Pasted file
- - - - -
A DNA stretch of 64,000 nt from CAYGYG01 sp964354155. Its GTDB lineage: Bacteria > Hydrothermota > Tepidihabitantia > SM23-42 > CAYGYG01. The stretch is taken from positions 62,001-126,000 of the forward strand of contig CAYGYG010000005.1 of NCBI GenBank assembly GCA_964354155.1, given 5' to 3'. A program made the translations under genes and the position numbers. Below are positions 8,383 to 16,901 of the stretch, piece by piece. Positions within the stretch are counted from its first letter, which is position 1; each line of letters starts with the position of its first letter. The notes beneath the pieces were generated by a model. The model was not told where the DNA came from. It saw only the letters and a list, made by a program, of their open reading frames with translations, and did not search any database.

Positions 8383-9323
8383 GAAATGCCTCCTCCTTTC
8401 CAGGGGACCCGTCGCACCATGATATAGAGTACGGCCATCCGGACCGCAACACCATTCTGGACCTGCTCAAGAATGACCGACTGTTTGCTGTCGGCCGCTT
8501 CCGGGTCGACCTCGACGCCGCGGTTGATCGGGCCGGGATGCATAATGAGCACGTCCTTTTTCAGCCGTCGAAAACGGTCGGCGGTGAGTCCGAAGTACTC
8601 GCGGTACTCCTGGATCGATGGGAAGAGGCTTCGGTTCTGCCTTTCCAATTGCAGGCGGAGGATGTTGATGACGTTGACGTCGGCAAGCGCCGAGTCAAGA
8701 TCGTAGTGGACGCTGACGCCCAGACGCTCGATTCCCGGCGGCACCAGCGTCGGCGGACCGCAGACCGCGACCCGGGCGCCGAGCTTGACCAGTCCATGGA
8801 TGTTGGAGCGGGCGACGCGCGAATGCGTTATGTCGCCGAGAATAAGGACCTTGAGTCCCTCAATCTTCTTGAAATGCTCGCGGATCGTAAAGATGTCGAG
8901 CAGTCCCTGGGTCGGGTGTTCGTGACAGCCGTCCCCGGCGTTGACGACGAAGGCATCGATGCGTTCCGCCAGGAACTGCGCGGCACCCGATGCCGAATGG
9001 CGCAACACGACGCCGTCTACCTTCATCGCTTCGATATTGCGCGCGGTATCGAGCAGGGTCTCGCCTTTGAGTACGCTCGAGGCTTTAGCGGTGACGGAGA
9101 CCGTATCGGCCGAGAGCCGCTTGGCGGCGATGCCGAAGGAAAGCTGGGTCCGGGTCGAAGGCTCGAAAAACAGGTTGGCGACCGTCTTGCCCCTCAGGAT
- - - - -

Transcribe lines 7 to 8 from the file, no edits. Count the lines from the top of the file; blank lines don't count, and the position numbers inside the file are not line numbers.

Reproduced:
8701 TCGTAGTGGACGCTGACGCCCAGACGCTCGATTCCCGGCGGCACCAGCGTCGGCGGACCGCAGACCGCGACCCGGGCGCCGAGCTTGACCAGTCCATGGA
8801 TGTTGGAGCGGGCGACGCGCGAATGCGTTATGTCGCCGAGAATAAGGACCTTGAGTCCCTCAATCTTCTTGAAATGCTCGCGGATCGTAAAGATGTCGAG